6) PACK SOME EMERGENCY MEAL STAPLES, especially if you can arrange hotels with microwaves. I like to bring Thai Kitchen noodle pouches (in onion or garlic) for a 3 minute microwave meal. If you know you’ll have a kitchen and your destination is not likely to have such things easily available, it may be worth it to bring gluten free pasta or powder pasta sauce mixes in your checked baggage. (Mayacamas will turn a boring hostel pasta into WOW satisfying pasta. They served me well when traveling around Japan solo. You can find them in some health food stores or on Amazon.
7) BE FLEXIBLE! It’s especially hard when we have needs or dietary requests that don’t fit neatly into one category. Being gluten-free while traveling can be difficult, but being gluten-free and vegetarian or dairy-free etc. can be even harder. Try to be creative- have your plane companion order a special meal that fits your other dietary profile and then combine the two for something edible. If restaurants and plane food aren’t working for you, try an airport convenience store- treat yourself to some chocolate bars or chips that you wouldn’t ordinarily indulge in. Hey, all those calories may just keep you going! Do be careful with airport trail mixes- the odd brands they often carry can contain oat flour on the chopped date component. Also, in the airport check out regional specialties for an impromptu snack. Sees candies is just one example of a regional food that is sold as a souvenir but just might make a fabulous treat for a forlorn and hungry GF veggie. If you have access to the internet, you can verify gluten free status on a site like the SillyYaks Yahoo group or GF forums. (Do a keyword search on google and see what comes up).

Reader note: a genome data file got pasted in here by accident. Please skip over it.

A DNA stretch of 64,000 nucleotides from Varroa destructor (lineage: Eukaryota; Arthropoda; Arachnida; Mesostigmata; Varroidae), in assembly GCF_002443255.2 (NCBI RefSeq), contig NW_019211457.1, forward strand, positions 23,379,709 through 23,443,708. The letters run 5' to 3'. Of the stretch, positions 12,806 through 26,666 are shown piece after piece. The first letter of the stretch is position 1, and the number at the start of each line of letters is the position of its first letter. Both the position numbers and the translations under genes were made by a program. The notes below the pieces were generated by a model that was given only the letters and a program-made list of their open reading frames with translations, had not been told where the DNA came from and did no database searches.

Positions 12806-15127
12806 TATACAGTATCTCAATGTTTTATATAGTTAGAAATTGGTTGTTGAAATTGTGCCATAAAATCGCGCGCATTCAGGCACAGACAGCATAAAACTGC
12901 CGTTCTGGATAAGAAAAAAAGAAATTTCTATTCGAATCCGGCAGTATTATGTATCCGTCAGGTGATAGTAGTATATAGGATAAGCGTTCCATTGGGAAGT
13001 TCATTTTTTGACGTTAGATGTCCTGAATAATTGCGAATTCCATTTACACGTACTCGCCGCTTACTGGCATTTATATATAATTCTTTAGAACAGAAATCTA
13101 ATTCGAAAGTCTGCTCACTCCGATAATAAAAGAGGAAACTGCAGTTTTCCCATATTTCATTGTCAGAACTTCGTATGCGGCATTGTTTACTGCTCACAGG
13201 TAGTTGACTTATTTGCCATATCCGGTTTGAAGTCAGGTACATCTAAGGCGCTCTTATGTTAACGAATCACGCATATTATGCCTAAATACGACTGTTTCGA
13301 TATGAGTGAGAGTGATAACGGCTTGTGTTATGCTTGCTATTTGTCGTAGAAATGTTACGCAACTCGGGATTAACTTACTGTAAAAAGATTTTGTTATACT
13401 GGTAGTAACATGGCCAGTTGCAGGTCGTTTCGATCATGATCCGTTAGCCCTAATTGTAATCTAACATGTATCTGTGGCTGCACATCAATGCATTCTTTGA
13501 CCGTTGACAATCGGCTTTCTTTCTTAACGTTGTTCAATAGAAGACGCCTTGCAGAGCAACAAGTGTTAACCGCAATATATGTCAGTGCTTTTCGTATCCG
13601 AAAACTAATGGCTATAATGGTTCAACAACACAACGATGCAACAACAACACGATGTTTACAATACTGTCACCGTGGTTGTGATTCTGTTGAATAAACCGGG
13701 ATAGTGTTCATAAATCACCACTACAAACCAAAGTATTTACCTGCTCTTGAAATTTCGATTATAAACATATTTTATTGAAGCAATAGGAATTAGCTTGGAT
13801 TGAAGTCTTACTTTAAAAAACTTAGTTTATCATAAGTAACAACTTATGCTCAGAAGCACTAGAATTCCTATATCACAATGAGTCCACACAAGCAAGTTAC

and most important,